confusion about Exception Mechanism

Discussion in 'Python' started by Ben Finney, Jan 15, 2004.

  1. Ben Finney

    Ben Finney Guest

    On Wed, 14 Jan 2004 17:31:41 -0800, Zachary wrote:
    > I'm relatively new at Python


    Welcome! Please work your way through the tutorial, to get a good
    grounding in the language.

    <http://www.python.org/doc/current/tut/>

    > slightly confused about how the try...except mechanism is supposed to
    > work.


    Chapter 8 of the tutorial deals with errors and exceptions.

    > I am just not sure how it would
    > be used, as it just seems that it is another sort of loop.


    Goodness, that *is* confused :)

    > Is their any sort of example I could look at, that has an example of
    > how it is applied?


    Work your way through the tutorial, start to finish, and see if it
    doesn't also answer a whole lot of other questions -- including ones you
    haven't thought of yet.

    --
    \ "Faith may be defined briefly as an illogical belief in the |
    `\ occurrence of the improbable." -- Henry L. Mencken |
    _o__) |
    Ben Finney <http://bignose.squidly.org/>
     
    Ben Finney, Jan 15, 2004
    #1
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  2. Ben Finney

    Zachary Guest

    Hello,
    I'm relatively new at Python, and am slightly confused about how the
    try...except mechanism is supposed to work. I am just not sure how it would
    be used, as it just seems that it is another sort of loop. Is their any
    sort of example I could look at, that has an example of how it is applied?
    I haven't really seen any such full example.
    Thanks, And Sorry for the newbie Question,
    Zack
     
    Zachary, Jan 15, 2004
    #2
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  3. Ben Finney

    Isaac To Guest

    >>>>> "Zachary" == Zachary <> writes:

    Zachary> Hello, I'm relatively new at Python, and am slightly confused
    Zachary> about how the try...except mechanism is supposed to work. I am
    Zachary> just not sure how it would be used, as it just seems that it is
    Zachary> another sort of loop. Is their any sort of example I could
    Zachary> look at, that has an example of how it is applied? I haven't
    Zachary> really seen any such full example.

    How you think that exception is a kind of loop? E.g., documentation where
    you get that idea? If any documentation leads you to think that way, the
    documentation must be clarified (e.g., by modifying it).

    Regards,
    Isaac.
     
    Isaac To, Jan 15, 2004
    #3
  4. | Zachary said |

    > Hello,
    > I'm relatively new at Python, and am slightly confused about how the
    > try...except mechanism is supposed to work. I am just not sure how it
    > would be used, as it just seems that it is another sort of loop. Is their
    > any sort of example I could look at, that has an example of how it is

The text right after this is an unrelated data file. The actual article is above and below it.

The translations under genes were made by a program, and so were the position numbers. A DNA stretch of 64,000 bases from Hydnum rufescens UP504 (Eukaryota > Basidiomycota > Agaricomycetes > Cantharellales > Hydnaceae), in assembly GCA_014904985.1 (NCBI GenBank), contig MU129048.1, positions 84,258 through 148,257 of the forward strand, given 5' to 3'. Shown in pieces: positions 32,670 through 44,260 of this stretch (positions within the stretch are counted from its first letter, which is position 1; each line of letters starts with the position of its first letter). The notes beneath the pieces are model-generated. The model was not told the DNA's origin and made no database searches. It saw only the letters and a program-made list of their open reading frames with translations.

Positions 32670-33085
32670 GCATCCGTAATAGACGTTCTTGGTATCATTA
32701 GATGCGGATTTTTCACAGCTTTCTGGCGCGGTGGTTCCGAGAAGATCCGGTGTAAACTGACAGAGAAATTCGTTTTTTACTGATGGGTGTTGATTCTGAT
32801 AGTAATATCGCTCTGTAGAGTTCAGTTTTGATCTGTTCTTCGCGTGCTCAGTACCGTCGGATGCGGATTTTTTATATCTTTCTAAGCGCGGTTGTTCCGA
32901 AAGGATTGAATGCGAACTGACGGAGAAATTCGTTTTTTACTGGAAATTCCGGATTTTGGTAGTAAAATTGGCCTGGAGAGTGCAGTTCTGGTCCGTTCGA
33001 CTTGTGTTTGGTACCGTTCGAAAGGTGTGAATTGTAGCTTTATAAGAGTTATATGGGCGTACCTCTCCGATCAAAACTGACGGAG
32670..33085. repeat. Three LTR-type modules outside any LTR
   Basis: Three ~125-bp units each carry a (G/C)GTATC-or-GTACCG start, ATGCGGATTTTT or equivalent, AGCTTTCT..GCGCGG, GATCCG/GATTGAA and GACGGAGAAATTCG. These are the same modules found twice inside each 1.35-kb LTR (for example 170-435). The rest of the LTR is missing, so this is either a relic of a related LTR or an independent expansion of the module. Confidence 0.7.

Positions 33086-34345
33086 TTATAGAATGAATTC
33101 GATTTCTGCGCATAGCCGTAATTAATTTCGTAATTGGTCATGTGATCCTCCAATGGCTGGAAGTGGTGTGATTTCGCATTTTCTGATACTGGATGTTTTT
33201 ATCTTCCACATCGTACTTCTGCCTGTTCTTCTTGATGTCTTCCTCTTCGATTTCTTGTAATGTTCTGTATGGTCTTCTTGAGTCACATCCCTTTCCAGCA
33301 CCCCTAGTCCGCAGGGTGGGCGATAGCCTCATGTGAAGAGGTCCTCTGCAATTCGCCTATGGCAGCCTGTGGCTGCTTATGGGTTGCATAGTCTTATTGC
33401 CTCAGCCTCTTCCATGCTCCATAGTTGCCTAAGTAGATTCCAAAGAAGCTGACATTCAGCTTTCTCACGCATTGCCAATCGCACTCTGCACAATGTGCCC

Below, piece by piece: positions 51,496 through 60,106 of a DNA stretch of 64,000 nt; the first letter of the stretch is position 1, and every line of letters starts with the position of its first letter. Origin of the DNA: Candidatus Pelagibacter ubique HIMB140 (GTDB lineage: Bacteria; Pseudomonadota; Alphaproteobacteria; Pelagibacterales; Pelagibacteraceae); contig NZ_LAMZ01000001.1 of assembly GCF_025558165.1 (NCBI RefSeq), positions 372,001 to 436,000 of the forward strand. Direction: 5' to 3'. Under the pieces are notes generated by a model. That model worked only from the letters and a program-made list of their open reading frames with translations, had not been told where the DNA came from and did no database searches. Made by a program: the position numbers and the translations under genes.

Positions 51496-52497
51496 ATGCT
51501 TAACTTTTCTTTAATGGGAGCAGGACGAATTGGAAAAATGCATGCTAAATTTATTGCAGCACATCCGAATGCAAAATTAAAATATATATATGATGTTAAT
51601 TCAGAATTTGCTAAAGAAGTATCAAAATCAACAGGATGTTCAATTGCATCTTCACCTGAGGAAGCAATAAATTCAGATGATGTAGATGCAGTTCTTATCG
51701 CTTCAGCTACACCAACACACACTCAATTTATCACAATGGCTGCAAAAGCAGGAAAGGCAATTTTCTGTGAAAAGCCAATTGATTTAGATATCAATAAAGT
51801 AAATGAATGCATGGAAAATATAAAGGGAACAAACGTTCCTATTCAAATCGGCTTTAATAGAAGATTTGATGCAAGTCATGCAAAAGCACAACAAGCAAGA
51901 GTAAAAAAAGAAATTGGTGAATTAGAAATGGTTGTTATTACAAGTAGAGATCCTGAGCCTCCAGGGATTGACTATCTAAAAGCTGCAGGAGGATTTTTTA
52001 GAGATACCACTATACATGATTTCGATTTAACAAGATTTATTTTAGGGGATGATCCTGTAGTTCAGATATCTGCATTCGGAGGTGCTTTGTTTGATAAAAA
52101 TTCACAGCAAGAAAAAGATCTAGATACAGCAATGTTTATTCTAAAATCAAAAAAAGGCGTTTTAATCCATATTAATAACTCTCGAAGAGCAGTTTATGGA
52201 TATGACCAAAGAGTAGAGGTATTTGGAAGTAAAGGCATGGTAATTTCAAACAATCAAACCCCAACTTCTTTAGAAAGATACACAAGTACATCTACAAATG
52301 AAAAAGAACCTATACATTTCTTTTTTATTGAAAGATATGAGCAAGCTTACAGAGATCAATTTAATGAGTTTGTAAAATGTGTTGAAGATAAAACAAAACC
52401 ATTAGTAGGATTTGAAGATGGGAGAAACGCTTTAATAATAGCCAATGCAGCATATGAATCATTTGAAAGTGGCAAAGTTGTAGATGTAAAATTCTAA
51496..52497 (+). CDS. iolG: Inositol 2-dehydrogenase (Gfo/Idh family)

> applied? I haven't really seen any such full example. Thanks, And Sorry
    > for the newbie Question, Zack


    When I first encountered exceptions, they were a bit confusing for me too.

    Exceptions are failsafes that allow a program to sensibly deal with
    errors. When something goes wrong, Python won't just spit out an error
    message. First it "raises an exception." You may also hear people call
    that throwing an exception. A try block allows you to "catch" that
    exception and deal with it yourself. In a way, it's the program sending
    out a cry for help. By putting something in a try block, you're saying
    that you're willing to answer that cry.

    For instance: (stolen from the tutorial page)

    import sys

    try:
    f = open('myfile.txt')
    s = f.readline()
    i = int(s.strip())
    except ValueError:
    print "Could not convert data to an integer."
    except IOError, (errno, strerror):
    print "I/O error(%s): %s" % (errno, strerror)
    except:
    print "Unexpected error:", sys.exc_info()[0]
    raise


    You put the code you're willing to handle exceptions (errors) for between
    try and except. The first except (there only needs to be one, there may
    be multiple) says that if the block of code encounters a "ValueError" problem,
    that we will print "Could not convert data to an integer." and then keeps
    moving along in the program. The second except block handles IOError
    exceptions, and also gets some extra information from those exceptions.
    It stores this extra information in "errno" and "strerror". It then
    prints some information about what exactly went wrong and continues
    running the program. The last except block catches any and every error
    that wasn't caught before it. It will print an error message, then the
    statement "raise" falls back on the next line of defense of errors. Since
    this bit of code may itself be inside a try block, maybe the program will
    handle it elsewhere. If there's no other try blocks to handle an
    exception, then, and only then, will Python spit out an error message and
    stop the program.

    There's other pieces to this puzzle, but they're all on the tutorial page
    pointed out elsewhere. Hopefully this will give you some sense of bearing
    while reading that.

    HTH

    Sam Walters.

    --
    Never forget the halloween documents.
    http://www.opensource.org/halloween/
    """ Where will Microsoft try to drag you today?
    Do you really want to go there?"""
     
    Samuel Walters, Jan 15, 2004
    #4
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